Thomas Bergersen – “Humanity, Chapter II”

It’s quite an achievement to release two albums in the same year, but that is what Thomas Bergersen has done.  I actually have a feeling that we will get three or more in 2021, but I digress.  Bergersen’s new album “Humanity, Chapter II” released on November 11th, and it puts on full display his ability to create diverse and interesting musical ideas.

Earlier this year, I reviewed the first chapter of this “Humanity” series.  There will be seven chapters in all, which is a massive and ambitious project.  If you are waiting for a physical release, you will be waiting until all seven parts are released, as a physical version will release with all seven discs at the same time.  That could be years away, I imagine.

If you aren’t familiar, Thomas Bergersen comes to us from Norway.  He is the head of Two Steps from Hell, a company that makes epic music for films and trailers, such as for Interstellar, Harry Potter, Pirates of the Caribbean, and X-Men.  Yes, I imagine that he is doing quite well for himself financially, and he deserves the success.  He is, like so many film composers, also interested in his own musical endeavors, and so he has released several albums.  “Humanity” is his most aspiring project yet, however.

Bergersen makes epic music, yes, but his style is far more nuanced and diverse in genre than you might imagine.  For “Humanity”, he is striving to make each chapter have its own flavor, and I would say that he has accomplished that thus far.  He primarily uses cinematic, orchestral, folk, and piano-driven sounds, though you will hear plenty of rock, pop, and electronic, too.  It’s a mixture of just about everything, and that is wildly appropriate for a project with such a name.

My general thoughts about this second chapter are this: Chapter II isn’t as strong as the first release, but it does contain the best song of the two albums.  I know that is a bit strange.  I feel like Chapter II is a little less focused and I daresay even a little cheesy at points.  That is par for the course with such over-the-top music, but the cheese factor is definitely noticeable.  That said, this new chapter is also a wonderful success.

One thing I could say, also, is that this chapter is far more diverse.  It does not rely as much on the towering, monolithic climax that Bergersen so loves.  There are songs that are almost completely quiet and pensive in nature, reflecting what I think this chapter is meant to portray: humanity’s story telling.  Some of the lyrics deal with the human imagination, and we visit forests and glens full of fairy tales and epic battles.  I think this album was designed to celebrate our stories, both real and fictional.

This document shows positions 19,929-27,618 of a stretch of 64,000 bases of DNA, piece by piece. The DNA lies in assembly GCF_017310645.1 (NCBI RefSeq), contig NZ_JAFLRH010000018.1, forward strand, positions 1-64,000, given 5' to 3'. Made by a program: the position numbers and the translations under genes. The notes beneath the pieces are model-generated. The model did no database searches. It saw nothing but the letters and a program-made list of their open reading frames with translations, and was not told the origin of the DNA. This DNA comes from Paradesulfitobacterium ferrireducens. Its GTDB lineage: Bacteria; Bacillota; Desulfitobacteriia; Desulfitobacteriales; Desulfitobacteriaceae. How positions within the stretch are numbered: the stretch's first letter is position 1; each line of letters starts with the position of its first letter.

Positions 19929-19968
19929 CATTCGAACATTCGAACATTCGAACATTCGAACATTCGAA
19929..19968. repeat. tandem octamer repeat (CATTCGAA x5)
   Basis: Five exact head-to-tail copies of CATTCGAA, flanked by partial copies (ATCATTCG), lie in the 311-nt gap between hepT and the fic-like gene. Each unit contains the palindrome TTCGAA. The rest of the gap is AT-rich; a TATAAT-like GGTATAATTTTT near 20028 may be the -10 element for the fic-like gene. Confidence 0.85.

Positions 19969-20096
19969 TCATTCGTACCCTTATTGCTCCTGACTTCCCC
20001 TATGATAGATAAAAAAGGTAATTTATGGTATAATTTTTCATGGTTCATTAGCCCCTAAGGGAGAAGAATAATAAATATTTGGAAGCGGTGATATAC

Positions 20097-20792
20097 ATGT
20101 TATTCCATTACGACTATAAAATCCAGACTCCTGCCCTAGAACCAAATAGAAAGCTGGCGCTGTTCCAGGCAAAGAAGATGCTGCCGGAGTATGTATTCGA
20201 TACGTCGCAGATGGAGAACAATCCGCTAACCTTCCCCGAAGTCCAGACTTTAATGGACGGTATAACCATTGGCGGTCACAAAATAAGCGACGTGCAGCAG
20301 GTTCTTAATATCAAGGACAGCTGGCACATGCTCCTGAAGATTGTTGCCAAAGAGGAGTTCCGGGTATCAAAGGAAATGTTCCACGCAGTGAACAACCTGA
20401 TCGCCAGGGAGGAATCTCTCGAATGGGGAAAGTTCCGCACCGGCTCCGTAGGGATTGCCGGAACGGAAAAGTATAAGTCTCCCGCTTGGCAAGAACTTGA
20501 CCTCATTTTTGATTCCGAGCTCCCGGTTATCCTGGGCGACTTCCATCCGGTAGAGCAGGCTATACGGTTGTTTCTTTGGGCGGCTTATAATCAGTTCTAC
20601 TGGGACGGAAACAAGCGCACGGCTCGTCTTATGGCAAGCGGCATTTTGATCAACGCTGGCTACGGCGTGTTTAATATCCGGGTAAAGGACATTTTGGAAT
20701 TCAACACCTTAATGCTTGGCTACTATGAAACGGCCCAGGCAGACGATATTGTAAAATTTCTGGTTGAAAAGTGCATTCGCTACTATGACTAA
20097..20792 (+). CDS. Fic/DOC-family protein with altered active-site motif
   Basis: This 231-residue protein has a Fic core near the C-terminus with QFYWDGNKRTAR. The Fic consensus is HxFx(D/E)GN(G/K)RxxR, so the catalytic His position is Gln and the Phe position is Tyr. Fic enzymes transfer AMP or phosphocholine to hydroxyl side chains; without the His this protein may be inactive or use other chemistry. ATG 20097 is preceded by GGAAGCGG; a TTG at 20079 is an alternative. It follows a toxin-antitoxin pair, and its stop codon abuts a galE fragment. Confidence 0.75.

The ten primary tracks are all beautiful in a variety of ways.  Songs like “Crystallize” and “Materialize” give us the orchestral power that is so associated with Bergersen’s name, while songs like “Your Imagination” and “Vaporize” are more folk driven or focus on vocals.  “Take Me Back” and “Fairytale”, two of my favorites, are both mostly quiet and serene, with strong central hooks and a boatload of whimsy.  The latter actually includes a mother reading a story to her daughter, and it is such a beautiful portion.  “Innocence” is similar in this regard with a powerfully addictive melody and a children’s choir making the whole song feel global and human to the core.

Without a doubt, my favorite songs are “We Are Legends” and “The Stars Are Coming Home”.  The latter is vocally-driven, lush, and ethereal in sound.  The vocals are distorted behind an electronic beat, and it rises with fervor to feel both raw and prophetic, emotional and anticipatory.  The title almost feels like a reference to “The Little Prince”.  “We Are Legends”, however, almost leaves me speechless.  This 13-minute track combines orchestra, folk melodies, and searing rock guitar from Claudio Pietronik of Ancient Bards.  This song—this song is a stunning, jaw-dropping display of genius, atmosphere, and emotion.  The opening notes actually remind me of a song from the Elder Scrolls IV: Oblivion soundtrack, but it soon moves into strings and a crescendo with mighty effect.  Oh, the drama, the lofty riffs, the musing neo-classical elements, and the winding pipes: all of this comes together into a deeply moving piece of cinematic cunning. 

Bergersen’s second “Humanity” chapter is thus a rousing, stirring experience.  While I find it slightly behind the first chapter overall, there are songs and moments that surely best it, including one of the best songs I’ve heard this year.  If you love music on this eminent level, you must hear this.


Find Thomas Bergersen online:



Two Steps from Hell


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